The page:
NEW ORLEANS — Firefighters say a historic St. Charles Avenue home is a "catastrophic loss" after a massive 7-alarm fire engulfed the building Wednesday morning.
The fire was reported at 7:44 a.m. at a three-story Victorian-style mansion at 2525 St. Charles Avenue. Christopher Montgomery told the New Orleans Advocate that his brother-in-law, sister, and their 92-year-old mother got out safely after the fire broke out Wednesday.
New Orleans Fire Department Superintendent Timothy McConnell said the damage to the mansion that has been in the same family for more than 100 years was "catastrophic."
"To use an analogy, this was like a football game and we were down 40-0 when we got here before our offense hit the field," said McConnell.
McConnell said it is believed the fire started in the basement, but the cause will not be known until a full investigation has been completed. He said the fire likely funneled up through the middle of the house, up several floors and eventually to the roof. McConnell said the structure of the home is considered a "Balloon-frame construction."
"So hallow walls, a fire can extend very easily from floor to floor because of what it doesn't have what we use today, in modern construction, are fire stops," McConnell said.
As of 1:45 p.m the fire was brought under control. McConnell says he anticipates crews will be on scene for the next 24 to 48 hours putting out hotspots.
"Unfortunately, it is a catastrophic loss," McConnell said. "Our heart goes out to this family."
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Nearby buildings were evacuated as the fire intensified, burning a hole through the mansion's roof and surrounding tree canopies.
One firefighter was rescued from the building after he became disoriented. Paramedics evaluated him at the scene and returned to his company. Another firefighter stepped through the floorboards but was able to get out of the home uninjured.
"At that point, we pulled everybody out, that was almost an hour into the fire. And at some you make a call and it was just that time," McConnell said.
He said once the crews complete putting out hotspots and minimizing the potential for parts of the structure to collapse, investigators will go through the property to try to find an exact cause.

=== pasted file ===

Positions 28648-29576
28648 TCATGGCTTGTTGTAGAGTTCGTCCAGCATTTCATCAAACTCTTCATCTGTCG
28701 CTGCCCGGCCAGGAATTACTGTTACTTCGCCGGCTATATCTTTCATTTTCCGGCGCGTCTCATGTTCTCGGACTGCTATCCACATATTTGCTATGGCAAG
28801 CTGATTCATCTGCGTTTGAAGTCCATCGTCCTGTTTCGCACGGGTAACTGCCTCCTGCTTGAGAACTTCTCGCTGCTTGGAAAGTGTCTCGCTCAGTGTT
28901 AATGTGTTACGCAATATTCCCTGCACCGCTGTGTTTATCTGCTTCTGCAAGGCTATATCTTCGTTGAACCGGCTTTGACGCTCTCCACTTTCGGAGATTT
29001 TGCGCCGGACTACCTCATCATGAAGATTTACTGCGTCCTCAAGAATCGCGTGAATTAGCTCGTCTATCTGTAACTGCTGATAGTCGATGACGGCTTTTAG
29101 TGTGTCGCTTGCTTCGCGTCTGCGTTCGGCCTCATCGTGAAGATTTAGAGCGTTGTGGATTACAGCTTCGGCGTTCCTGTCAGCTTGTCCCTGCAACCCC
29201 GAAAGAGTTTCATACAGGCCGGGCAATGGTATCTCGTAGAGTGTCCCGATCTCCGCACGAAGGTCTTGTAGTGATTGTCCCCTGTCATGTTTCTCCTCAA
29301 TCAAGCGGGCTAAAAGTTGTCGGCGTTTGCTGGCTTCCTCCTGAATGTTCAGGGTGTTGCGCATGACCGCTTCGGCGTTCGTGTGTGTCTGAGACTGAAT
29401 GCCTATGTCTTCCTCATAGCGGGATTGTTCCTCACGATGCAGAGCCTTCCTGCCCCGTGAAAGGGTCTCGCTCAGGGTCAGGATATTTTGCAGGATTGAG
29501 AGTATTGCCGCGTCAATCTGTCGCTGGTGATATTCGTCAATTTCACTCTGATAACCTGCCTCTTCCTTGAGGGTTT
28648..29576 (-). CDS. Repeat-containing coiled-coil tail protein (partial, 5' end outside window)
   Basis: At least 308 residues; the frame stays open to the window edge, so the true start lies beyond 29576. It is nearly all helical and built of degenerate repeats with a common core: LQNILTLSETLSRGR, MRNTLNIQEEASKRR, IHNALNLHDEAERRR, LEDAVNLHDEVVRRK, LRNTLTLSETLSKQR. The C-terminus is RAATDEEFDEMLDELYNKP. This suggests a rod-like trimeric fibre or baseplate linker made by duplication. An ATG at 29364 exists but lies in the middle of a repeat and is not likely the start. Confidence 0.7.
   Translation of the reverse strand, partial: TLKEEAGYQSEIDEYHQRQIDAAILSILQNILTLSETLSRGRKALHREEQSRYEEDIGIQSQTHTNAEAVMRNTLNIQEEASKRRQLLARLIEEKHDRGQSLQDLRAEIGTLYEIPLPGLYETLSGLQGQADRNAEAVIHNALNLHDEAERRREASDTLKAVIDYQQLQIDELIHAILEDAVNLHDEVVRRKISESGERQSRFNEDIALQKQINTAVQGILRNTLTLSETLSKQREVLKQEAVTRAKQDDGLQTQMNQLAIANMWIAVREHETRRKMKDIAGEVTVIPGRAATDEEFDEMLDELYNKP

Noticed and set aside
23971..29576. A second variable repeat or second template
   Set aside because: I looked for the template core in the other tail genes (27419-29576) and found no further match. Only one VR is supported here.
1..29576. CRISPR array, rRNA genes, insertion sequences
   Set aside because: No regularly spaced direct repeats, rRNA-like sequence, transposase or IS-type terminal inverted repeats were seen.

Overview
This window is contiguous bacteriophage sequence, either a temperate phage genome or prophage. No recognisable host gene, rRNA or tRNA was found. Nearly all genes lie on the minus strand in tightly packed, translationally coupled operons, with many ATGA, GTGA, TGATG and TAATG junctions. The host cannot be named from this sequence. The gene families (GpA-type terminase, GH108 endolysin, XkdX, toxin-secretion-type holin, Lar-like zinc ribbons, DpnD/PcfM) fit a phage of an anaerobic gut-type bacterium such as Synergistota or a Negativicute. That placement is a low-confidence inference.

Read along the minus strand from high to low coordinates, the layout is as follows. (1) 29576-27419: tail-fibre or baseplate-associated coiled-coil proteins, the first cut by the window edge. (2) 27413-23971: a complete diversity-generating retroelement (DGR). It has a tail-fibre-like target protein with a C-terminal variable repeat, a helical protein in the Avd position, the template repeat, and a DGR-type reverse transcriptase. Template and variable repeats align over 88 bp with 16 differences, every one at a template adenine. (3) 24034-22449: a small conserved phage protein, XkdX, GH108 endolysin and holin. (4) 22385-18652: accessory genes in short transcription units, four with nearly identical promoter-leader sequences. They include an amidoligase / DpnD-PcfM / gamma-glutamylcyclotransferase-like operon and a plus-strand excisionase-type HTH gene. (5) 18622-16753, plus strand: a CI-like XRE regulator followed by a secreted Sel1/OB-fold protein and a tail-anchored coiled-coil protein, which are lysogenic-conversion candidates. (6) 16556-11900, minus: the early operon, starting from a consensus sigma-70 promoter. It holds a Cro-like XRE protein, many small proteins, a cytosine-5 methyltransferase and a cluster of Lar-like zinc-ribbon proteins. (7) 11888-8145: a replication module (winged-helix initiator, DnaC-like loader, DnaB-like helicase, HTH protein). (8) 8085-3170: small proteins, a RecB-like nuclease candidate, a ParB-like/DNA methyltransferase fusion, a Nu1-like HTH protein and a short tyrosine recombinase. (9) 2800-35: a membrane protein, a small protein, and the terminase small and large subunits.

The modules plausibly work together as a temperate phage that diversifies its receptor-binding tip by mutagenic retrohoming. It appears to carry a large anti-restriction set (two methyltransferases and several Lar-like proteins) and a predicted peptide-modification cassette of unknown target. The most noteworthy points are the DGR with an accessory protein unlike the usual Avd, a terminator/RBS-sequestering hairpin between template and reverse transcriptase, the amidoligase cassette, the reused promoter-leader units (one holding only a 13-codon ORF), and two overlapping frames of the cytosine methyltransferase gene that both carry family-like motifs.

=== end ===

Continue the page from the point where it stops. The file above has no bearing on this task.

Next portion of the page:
Firefighters noticed heavy yellow smoke coming from the building's basement, indicating that there was the possibility of chlorine being involved. The homeowner said that chlorine and other pool products were stored in the basement, confirming firefighter's observations.
The fire caused heavy black smoke to rise over New Orleans. Flames could be seen for miles. The smoke was so thick and went so far that it set off the fire alarm at City Hall, causing it to be evacuated for a short time, according to WWL-TV reporter Meghan Kee.
The fire department shared photos from the scene showing firefighters battling a large column of flames coming from the building's roof.
A historic piece of New Orleans
The building is the family home of the Montgomery & Grace families that dates back to the turn of the century and is one of the places with Rex, the King of Carnival, stops to toast on Mardi Gras.
"For a New Orleanian, this is one of the most historic houses," said former WWL-TV reporter Bill Capo. "The leader of the family told me, 'We will rebuild again.'"
We asked local civil engineer Fritz Gurtler for his take on the property and if the house can be restored.
“Looks like parts of the facade may be able to salvaged," said Gurtler. "Looking at what I am seeing there is not much left of the roof and a lot of the floor and other structural framing is probably going to be rebuilt from scratch.”
A family member told Eyewitness News' Danny Monteverde that they still plan to celebrate Mardi Gras Day near the home, if at all possible. Capo said the family was determined to do so, even if it meant setting up a card table.
Six generations of the Downman-Kock-Montgomery-Grace family have lived in the home during the past 100 years. Robert Downman bought the home in 1906.
The house is believed to have been renovated and expanded in the 1880s from one built before 1865, according to the Preservation Resource Center of New Orleans.
Its occupants over the years included four kings and a queen of Rex, the most elaborate parade that rolls on Mardi Gras, according to a 2011 article in the PRC's magazine. It said the second owner's three sons all were kings of Rex, and the man who bought it in 1906 — a relative of Montgomery's — and one of his daughters were Rex monarchs in 1907 and 1915, respectively.
Since 1907, the procession has stopped at the house for a toast.
According to the Preservation Resource Center archive, the house was designed by architect Henry Howard and built prior to 1865. It was then renovated by architect Thomas Sully after 1888.
The St. Charles streetcar line has been temporarily suspended from Louisiana to Jackson as crews respond to the fire. Bus shuttles will detour from St. Charles and Louisiana to LaSalle before turning onto Simon Bolivar and returning to the normal route at St. Charles and Jackson.
Stay with Eyewitness News on WWL-TV and WWLTV.com for more on this developing story.